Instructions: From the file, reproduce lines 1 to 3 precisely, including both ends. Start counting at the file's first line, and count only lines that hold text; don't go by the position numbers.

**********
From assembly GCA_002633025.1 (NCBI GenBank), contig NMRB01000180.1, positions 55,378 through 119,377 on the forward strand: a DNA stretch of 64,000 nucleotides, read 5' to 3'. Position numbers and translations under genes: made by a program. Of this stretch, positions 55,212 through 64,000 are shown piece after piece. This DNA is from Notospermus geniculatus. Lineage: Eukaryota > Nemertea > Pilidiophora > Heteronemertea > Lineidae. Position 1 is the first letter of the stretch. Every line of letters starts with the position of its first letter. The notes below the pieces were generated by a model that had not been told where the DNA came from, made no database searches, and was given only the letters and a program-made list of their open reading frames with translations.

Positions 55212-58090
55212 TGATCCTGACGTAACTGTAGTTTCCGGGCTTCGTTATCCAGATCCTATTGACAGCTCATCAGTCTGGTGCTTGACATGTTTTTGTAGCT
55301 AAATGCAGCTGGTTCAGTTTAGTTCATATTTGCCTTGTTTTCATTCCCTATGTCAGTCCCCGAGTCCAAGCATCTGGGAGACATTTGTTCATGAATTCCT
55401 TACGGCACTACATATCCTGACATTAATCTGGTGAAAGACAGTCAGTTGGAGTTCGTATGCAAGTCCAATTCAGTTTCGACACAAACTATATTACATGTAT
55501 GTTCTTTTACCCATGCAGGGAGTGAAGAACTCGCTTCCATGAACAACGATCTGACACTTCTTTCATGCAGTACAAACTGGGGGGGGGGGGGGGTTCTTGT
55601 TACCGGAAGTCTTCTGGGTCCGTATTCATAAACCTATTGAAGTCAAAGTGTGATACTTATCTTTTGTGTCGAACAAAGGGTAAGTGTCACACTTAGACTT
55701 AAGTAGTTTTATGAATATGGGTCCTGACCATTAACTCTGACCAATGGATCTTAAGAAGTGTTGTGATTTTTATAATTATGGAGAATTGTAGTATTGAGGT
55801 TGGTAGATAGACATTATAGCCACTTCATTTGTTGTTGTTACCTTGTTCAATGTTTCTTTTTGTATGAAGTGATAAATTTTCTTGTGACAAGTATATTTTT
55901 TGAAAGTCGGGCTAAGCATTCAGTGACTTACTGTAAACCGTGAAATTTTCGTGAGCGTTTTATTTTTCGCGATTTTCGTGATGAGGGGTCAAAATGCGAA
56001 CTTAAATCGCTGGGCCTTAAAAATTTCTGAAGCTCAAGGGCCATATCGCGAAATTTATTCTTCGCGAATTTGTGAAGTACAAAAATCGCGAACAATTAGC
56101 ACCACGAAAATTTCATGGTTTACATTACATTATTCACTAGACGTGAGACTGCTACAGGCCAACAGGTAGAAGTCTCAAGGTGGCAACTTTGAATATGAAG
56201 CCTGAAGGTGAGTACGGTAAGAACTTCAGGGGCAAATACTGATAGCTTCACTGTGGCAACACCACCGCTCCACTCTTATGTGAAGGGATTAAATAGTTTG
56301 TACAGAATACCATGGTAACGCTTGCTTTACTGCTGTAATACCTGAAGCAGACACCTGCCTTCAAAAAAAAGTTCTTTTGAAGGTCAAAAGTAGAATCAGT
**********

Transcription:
From assembly GCA_002633025.1 (NCBI GenBank), contig NMRB01000180.1, positions 55,378 through 119,377 on the forward strand: a DNA stretch of 64,000 nucleotides, read 5' to 3'. Position numbers and translations under genes: made by a program. Of this stretch, positions 55,212 through 64,000 are shown piece after piece. This DNA is from Notospermus geniculatus. Lineage: Eukaryota > Nemertea > Pilidiophora > Heteronemertea > Lineidae. Position 1 is the first letter of the stretch. Every line of letters starts with the position of its first letter. The notes below the pieces were generated by a model that had not been told where the DNA came from, made no database searches, and was given only the letters and a program-made list of their open reading frames with translations.

Positions 55212-58090
55212 TGATCCTGACGTAACTGTAGTTTCCGGGCTTCGTTATCCAGATCCTATTGACAGCTCATCAGTCTGGTGCTTGACATGTTTTTGTAGCT